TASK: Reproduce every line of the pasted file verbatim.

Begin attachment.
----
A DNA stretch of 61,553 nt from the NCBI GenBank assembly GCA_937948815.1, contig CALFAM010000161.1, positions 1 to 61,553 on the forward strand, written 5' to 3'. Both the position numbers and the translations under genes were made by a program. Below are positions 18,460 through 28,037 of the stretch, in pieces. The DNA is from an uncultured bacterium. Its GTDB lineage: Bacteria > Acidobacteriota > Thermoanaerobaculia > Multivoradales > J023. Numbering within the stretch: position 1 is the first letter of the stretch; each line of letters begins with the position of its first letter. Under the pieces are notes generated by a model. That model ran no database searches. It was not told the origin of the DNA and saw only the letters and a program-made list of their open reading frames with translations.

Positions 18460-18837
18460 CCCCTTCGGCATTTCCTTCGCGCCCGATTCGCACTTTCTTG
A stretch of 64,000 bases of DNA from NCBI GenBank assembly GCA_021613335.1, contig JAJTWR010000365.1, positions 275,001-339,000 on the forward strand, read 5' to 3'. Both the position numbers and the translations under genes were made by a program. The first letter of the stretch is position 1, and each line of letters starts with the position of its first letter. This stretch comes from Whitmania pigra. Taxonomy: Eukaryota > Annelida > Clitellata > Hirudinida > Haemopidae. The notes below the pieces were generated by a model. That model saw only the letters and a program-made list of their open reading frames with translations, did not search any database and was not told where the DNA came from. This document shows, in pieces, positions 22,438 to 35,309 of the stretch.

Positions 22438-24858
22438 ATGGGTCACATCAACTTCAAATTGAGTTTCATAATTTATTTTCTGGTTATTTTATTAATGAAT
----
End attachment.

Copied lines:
A DNA stretch of 61,553 nt from the NCBI GenBank assembly GCA_937948815.1, contig CALFAM010000161.1, positions 1 to 61,553 on the forward strand, written 5' to 3'. Both the position numbers and the translations under genes were made by a program. Below are positions 18,460 through 28,037 of the stretch, in pieces. The DNA is from an uncultured bacterium. Its GTDB lineage: Bacteria > Acidobacteriota > Thermoanaerobaculia > Multivoradales > J023. Numbering within the stretch: position 1 is the first letter of the stretch; each line of letters begins with the position of its first letter. Under the pieces are notes generated by a model. That model ran no database searches. It was not told the origin of the DNA and saw only the letters and a program-made list of their open reading frames with translations.

Positions 18460-18837
18460 CCCCTTCGGCATTTCCTTCGCGCCCGATTCGCACTTTCTTG
A stretch of 64,000 bases of DNA from NCBI GenBank assembly GCA_021613335.1, contig JAJTWR010000365.1, positions 275,001-339,000 on the forward strand, read 5' to 3'. Both the position numbers and the translations under genes were made by a program. The first letter of the stretch is position 1, and each line of letters starts with the position of its first letter. This stretch comes from Whitmania pigra. Taxonomy: Eukaryota > Annelida > Clitellata > Hirudinida > Haemopidae. The notes below the pieces were generated by a model. That model saw only the letters and a program-made list of their open reading frames with translations, did not search any database and was not told where the DNA came from. This document shows, in pieces, positions 22,438 to 35,309 of the stretch.

Positions 22438-24858
22438 ATGGGTCACATCAACTTCAAATTGAGTTTCATAATTTATTTTCTGGTTATTTTATTAATGAAT